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Then we waited. And waited, and waited. It takes nearly three months for the soap to set, so in the intervening months I almost forgot about it. And then, quite unexpectedly, one day we received a large box. We opened it with delight to find an exquisite array of artisan soaps, some shaped into rosebuds, scallop shells, sheep, cows or flowers and others with jellybean like colors. They looked and smelt good enough to eat. And there were a lot — six bubble wrapped packs of thirteen soaps each.

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So, you are probably wondering, what is breast milk soap like to use? Well, at first it took some getting used to. The soap is soft, incredibly soft and will dissolve in water much quicker than commercial soaps. It lathers well, but does not form into large bubbles the way that Mr Taiwanxifu’s favorite — Cussons Imperial Leather — does. And it has an almost slimey textuer: not like Halloween fake-alien goop, but still it has the sense of having something organic rather than artificial in it.

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Moo — my son’s favourite was the cow-shaped soaps

But, OMG, it is so smooth on the skin. Angie’s instructions to mothers who have purchased the soap notes that it is PH neutral and suitable for use by both adults and infants alike. She also says that it can be used to cleanse your face and even hair — an all purpose, natural option. (She uses all natural oils and other ingredients, listed in Chinese on the back of each soap.)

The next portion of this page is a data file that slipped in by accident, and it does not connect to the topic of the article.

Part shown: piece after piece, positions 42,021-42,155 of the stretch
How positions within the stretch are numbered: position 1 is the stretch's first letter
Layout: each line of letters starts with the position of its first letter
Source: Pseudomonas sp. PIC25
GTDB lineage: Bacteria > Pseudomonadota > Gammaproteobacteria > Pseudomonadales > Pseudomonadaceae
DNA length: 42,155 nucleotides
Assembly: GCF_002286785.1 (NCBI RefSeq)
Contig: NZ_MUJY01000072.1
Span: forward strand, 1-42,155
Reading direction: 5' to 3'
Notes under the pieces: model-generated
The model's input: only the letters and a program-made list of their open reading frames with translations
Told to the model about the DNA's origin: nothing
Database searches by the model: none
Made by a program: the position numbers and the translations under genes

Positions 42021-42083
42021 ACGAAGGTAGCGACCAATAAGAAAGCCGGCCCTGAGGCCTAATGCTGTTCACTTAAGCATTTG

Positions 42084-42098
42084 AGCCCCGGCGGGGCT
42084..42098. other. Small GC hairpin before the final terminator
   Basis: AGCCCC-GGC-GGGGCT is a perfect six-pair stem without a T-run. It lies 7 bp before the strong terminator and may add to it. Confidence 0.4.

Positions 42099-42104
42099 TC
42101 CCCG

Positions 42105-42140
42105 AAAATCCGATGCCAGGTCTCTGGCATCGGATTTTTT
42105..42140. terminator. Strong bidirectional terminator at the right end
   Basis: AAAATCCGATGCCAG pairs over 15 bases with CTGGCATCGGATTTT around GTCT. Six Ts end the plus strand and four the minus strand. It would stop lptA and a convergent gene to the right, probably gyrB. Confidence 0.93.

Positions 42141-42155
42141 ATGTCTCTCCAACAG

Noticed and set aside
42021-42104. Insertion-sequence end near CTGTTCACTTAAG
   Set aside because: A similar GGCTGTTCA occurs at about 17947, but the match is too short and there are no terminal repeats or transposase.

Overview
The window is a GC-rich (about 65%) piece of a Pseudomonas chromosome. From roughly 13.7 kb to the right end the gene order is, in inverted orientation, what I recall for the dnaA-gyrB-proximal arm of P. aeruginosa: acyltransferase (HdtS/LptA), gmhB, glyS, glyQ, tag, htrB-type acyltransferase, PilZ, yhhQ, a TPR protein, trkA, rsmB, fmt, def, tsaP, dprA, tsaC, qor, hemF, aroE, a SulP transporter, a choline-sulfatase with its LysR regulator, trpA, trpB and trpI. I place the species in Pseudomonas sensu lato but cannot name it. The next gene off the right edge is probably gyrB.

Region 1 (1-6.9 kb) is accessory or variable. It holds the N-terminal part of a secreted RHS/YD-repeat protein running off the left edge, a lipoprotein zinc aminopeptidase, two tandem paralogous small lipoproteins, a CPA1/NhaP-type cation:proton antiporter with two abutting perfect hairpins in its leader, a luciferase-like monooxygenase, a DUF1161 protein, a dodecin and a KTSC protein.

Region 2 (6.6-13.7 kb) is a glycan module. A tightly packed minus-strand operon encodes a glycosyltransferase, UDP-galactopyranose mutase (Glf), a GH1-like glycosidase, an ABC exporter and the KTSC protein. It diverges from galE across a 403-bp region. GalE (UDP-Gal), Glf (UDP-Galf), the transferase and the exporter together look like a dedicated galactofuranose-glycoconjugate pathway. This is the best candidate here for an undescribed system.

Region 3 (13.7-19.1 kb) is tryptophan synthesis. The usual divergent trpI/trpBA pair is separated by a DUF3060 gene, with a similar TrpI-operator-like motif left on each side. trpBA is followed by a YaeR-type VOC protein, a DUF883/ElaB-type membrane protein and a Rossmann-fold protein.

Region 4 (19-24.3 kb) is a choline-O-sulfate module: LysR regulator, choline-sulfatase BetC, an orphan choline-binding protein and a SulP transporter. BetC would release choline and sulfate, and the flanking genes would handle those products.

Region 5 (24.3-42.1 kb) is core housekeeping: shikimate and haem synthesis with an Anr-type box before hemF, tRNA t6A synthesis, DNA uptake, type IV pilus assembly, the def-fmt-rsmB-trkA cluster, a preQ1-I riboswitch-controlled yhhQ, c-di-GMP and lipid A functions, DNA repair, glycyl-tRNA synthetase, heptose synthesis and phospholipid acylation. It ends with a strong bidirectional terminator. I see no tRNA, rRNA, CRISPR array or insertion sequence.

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This was not a cheap option, costing us nearly NT$5,000 all up. But compared with other artisan soaps, or baby-suitable PH neutral soaps, it was actually slightly cheaper. And it has enabled our family to put to good use something that might otherwise have gone to waste. Now we have more soap than we perhaps need. Perhaps for Christmas presents?

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About taiwanxifu

‘Taiwanxifu’ (pronounced ‘shee foo’) means ‘Taiwan daughter-in-law’ in Chinese and has been my nickname ever since I married my Taiwanese husband, Sam. I love sampling Taiwanese food, even local specialties such as stinky tofu, pigs blood cake and Taipei beef noodle soup with offal. But there are many other options on the menu. Promise!